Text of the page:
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The Role of Probiotics and Postbiotics in Modulating the Gut-skin Axis and Acne
Clinical studies have shown that microbial post-biotics in the gut are altered in different skin disease states and can have a measurable impact on skin outcomes. In particular, the production of short-chain fatty acids in the gut and modulation of those short-chain fatty acids in circulation can alter the presence of acne and inflammation in the skin. Studies in those with non-cystic acne in skin of color will be discussed. We will also discuss the role of postbiotics such as carotenoids in the GI tract may have an impact on the resilience of the skin. Finally, we will explore how modulations to the gut microbiota can change post-biotic expression. In addition to gut derived postbiotics, we will also explore the use of topical probiotics and the clinical evidence for their role in skin disease and inflammation.

Learning objectives:

- Identify the differences between prebiotics, probiotics, and postbiotics

- Describe how gut derived post-biotics are related to skin health and skin pigmentation, especially in acne

- Evaluate the evidence for the role of topical postbiotics on skin barrier function, inflammation and dyspigmentation

Nov 3, 2021 05:30 PM in Eastern Time (US and Canada)

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Important Note: First 200 registrants will receive at their preferred shipping address a sample box sponsored by Microbiome Labs.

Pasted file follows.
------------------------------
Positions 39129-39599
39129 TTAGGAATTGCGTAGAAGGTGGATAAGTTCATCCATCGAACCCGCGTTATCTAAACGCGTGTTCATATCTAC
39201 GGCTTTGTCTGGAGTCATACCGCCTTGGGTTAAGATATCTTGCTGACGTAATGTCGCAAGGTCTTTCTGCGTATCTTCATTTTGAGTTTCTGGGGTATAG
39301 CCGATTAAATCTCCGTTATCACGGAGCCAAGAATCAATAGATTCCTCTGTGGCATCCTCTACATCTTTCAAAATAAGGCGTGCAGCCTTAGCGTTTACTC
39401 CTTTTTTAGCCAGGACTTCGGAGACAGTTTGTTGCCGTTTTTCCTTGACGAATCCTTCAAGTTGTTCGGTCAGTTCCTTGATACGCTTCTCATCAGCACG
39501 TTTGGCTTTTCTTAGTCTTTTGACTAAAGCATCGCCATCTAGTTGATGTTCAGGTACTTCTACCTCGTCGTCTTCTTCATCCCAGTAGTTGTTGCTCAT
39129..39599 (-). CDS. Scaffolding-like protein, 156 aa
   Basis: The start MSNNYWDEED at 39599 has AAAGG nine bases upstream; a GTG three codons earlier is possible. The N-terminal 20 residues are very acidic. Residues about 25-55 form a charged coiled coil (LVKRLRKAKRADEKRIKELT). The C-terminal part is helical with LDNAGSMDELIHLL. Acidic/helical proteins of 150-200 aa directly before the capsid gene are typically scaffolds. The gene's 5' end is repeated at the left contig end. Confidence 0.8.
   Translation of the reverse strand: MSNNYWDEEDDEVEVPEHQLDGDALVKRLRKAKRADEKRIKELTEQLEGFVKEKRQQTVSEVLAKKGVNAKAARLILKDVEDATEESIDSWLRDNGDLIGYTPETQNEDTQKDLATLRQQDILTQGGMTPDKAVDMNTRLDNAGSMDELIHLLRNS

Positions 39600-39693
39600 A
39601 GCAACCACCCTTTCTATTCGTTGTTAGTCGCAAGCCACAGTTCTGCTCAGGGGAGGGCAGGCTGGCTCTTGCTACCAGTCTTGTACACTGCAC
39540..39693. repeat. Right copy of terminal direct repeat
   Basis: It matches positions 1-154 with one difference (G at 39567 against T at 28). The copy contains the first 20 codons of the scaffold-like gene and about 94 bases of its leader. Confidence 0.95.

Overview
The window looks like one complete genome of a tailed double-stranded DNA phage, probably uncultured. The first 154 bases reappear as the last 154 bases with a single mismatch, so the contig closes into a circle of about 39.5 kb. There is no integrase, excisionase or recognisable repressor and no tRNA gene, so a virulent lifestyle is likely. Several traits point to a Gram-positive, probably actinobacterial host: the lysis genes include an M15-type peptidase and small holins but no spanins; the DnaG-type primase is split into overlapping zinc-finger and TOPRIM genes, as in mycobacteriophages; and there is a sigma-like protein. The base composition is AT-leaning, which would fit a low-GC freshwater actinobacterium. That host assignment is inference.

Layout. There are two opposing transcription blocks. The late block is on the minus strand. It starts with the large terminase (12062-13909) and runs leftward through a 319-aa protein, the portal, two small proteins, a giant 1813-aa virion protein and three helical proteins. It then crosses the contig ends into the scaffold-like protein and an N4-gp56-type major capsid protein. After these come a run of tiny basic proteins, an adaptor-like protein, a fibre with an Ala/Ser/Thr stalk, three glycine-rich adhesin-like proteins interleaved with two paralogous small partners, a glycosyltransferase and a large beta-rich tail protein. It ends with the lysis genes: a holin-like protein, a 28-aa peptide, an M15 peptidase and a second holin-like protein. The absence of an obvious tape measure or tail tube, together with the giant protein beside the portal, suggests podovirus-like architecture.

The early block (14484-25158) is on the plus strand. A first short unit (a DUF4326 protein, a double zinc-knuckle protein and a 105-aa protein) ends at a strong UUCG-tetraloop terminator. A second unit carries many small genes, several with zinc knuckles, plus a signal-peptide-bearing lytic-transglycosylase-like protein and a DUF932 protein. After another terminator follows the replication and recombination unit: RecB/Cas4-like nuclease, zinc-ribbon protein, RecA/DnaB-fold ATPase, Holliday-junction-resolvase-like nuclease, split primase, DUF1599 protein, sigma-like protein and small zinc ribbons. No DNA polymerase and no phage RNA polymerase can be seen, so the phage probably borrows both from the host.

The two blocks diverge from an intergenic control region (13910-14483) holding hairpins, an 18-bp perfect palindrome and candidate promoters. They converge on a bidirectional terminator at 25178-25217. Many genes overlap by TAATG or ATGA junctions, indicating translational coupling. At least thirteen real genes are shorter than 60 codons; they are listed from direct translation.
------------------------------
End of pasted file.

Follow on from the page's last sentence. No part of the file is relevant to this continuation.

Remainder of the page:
Raja Sivamani, MD
Dr. Raja Sivamani is a board-certified dermatologist and Ayurvedic practitioner. He practices at his medical and surgical dermatology clinic at Pacific Skin Institute and his integrative research, aesthetics, and wellness clinic at Zen Dermatology. He serves as the Director of Clinical Research at Integrative Skin Science and Research and serves as the Director of Clinical Research in the Department of Dermatology at the University of California, Davis as well as the Co-Director of the Microbiome Research Initiative at the California State University, Sacramento. He focuses on general and integrative dermatology, including medical, surgical, and cosmetic services with training in bioengineering, Allopathic, and Ayurvedic medicine. Dr. Sivamani has over 120 peer-reviewed publications and a textbook on cosmeceuticals. He leads many clinical studies that focus on the impacts of foods, nutrition, the microbiome, and the gut-skin axis as well as studies on standard Western medications.